Austin, TX, USA
From: New Beginnings, Vol. 29 No. 5-6, 2009, pp. 26-27
Hector was five months old when I returned to work. We chose the nearest daycare that I was able to walk to in five minutes so I'd be able to nurse during my lunch break. This arrangement worked well until a nursing session during which Hector became upset. It seemed that my milk would not come as fast as it normally did and I noticed that I was not feeling a let-down as usual. Hector was certainly getting some milk but he quickly became impatient and started to scream. I kept on trying for several minutes, telling him to wait a little bit, but I felt tense and, knowing that there would be enough expressed milk, I stopped and had the caregiver offer him a bottle. Hector drank the three ounces in the bottle. I felt that I had not been able to provide him with enough from my breast and I was devastated.
I hoped that during my afternoon break I'd be able to pump my milk to empty both breasts. From then on, for several days, thinking about the next nursing session would scare me. As a result, sometimes my breasts just didn't work. I got some information from trusted Web sites, called my local LLL Leader, and a lactation consultant.
I eventually noticed, thanks to the pump, that the first let-down could occur without the same feeling, but still a light tension when I was paying a little attention to it. I could tell if Hector drank some milk, because he was swallowing and my breasts got softer. During the next weekend, Hector's dad gave a few bottles of expressed milk when my let-down was weak or there wasn't one. Then, with this sort of pressure gone, I pumped and was able to let down my milk while watching dad feed Hector. When I wasn't busy at work, I would keep thinking about my difficulty. I was able to pump at work most of the time I tried, but I was scared to get home and nurse Hector. Thankfully, I knew my seven-month-old little boy was still getting enough milk because I watched for the same number of wet diapers (he was not drinking any water at that time).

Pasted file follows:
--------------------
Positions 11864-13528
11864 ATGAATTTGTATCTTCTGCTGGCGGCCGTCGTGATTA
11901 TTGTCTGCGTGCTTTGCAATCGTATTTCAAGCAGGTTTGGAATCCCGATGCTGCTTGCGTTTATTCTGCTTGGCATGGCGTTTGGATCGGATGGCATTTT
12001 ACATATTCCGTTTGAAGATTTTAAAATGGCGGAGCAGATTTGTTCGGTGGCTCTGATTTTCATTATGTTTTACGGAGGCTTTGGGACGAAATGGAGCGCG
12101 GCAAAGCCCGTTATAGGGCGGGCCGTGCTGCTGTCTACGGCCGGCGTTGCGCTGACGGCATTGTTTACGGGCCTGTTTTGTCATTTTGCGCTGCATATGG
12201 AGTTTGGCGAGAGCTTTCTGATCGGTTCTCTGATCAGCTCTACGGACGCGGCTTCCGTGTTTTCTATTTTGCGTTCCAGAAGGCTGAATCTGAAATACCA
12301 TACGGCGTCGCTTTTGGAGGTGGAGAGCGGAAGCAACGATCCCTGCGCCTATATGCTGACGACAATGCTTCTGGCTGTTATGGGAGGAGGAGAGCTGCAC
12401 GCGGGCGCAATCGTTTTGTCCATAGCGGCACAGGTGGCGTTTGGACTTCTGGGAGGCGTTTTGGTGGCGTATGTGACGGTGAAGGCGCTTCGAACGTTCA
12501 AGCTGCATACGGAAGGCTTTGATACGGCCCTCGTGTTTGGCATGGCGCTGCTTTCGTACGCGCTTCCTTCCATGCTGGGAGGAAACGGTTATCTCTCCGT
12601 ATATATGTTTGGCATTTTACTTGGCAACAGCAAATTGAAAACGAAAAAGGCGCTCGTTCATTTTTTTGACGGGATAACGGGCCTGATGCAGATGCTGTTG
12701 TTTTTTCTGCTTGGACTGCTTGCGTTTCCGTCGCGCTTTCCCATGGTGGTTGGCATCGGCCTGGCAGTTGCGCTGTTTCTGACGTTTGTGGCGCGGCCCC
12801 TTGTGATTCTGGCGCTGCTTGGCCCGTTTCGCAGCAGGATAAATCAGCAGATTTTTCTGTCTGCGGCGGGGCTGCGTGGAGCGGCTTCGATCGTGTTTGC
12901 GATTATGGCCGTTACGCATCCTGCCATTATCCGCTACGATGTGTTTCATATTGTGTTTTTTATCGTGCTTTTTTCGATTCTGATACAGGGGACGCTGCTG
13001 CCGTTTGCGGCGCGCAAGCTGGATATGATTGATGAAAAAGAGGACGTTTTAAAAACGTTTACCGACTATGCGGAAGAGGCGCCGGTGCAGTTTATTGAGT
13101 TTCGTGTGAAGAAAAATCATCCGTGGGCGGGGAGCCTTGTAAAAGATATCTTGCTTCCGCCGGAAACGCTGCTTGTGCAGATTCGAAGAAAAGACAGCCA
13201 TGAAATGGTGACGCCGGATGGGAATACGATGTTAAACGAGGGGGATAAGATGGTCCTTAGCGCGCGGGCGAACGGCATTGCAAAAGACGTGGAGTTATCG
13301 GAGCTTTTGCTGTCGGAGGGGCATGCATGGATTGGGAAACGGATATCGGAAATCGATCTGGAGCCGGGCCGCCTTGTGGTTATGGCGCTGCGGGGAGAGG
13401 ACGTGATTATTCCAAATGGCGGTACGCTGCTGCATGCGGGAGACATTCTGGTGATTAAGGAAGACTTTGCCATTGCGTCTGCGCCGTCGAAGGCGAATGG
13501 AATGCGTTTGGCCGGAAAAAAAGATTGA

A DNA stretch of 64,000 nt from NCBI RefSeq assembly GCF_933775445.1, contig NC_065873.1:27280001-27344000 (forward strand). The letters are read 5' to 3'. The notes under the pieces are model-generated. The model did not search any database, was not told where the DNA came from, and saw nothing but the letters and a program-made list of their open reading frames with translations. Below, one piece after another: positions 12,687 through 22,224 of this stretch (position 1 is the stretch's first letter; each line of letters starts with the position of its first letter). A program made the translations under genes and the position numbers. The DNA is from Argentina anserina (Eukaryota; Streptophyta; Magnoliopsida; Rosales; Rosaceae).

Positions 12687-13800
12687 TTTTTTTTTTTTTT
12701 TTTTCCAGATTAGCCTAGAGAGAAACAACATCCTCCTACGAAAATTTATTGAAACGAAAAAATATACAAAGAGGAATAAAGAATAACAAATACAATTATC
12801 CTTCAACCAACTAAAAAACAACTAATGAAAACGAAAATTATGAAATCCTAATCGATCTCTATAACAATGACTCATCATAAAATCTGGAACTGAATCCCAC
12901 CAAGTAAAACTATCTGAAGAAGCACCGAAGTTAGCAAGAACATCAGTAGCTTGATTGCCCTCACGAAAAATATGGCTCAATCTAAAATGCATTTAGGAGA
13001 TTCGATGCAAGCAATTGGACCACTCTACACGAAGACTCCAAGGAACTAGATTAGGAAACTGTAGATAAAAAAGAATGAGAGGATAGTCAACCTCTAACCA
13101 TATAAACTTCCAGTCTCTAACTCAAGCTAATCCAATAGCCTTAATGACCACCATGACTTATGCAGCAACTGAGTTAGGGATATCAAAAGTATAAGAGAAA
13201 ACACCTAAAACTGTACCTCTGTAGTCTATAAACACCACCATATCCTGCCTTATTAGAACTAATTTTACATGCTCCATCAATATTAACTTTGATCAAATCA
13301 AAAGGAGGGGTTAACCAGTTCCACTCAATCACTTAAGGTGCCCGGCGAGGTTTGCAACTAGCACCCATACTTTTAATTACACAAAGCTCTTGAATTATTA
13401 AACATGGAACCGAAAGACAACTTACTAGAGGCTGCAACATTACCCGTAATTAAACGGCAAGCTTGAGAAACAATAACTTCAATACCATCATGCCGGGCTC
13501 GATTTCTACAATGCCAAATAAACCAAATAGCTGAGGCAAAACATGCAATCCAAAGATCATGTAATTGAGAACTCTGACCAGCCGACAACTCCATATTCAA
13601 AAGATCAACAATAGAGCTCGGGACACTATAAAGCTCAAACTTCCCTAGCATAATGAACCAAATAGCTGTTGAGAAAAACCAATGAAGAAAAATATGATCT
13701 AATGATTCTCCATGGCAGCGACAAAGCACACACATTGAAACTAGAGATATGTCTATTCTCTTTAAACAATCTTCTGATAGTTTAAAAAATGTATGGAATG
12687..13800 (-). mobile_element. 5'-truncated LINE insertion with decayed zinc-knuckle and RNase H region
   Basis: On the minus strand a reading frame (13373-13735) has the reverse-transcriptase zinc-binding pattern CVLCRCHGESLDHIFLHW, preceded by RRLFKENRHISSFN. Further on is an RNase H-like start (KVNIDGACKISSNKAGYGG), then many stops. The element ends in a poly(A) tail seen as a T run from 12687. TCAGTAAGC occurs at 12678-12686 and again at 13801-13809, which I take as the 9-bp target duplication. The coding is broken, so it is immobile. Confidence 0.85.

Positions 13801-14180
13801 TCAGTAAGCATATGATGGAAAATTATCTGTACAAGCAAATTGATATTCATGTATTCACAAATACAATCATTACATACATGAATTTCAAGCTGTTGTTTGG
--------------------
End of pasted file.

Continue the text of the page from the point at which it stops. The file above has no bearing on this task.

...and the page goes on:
During the night, when I was half-asleep, nursing worked better. I learned that stress could inhibit the release of the hormone oxytocin that results in the let-down. I didn't really think I was stressed but I must have been. I certainly didn't want to wean Hector, but I felt like my body did. I felt as though my relatives were right when they said that I would not be able to breastfeed for over seven months. In the early weeks I had overcome bleeding nipples and mastitis, and I really wanted to keep on my breastfeeding journey with Hector until a self-weaning.
This worry about letting down my milk became an obsession. However, I finally figured out how to nurse successfully: I had to be physically relaxed and let my mind wander, making sure not to focus on the let-down feeling, or on Hector. What worked well was nursing with a distraction, such as while checking my emails, thinking about my next grocery shopping list, reading an exciting book, or remembering a favorite place or person in detail. Thinking about something other than let-down, milk, and nursing when you are actually breastfeeding at the time can be tough! I also found that humming, walking, or rocking very gently could help. The less I thought about nursing the faster the let-down would occur.
I still have a delayed let-down sometimes. I just have to think very hard about something else, and then Hector is swallowing! I wrote my story because I have read very little from other mothers who have experienced anything similar. As every mom who overcomes breastfeeding challenges does, I feel really proud to have persevered. Today, Hector is 15 months old and we still both love to nurse.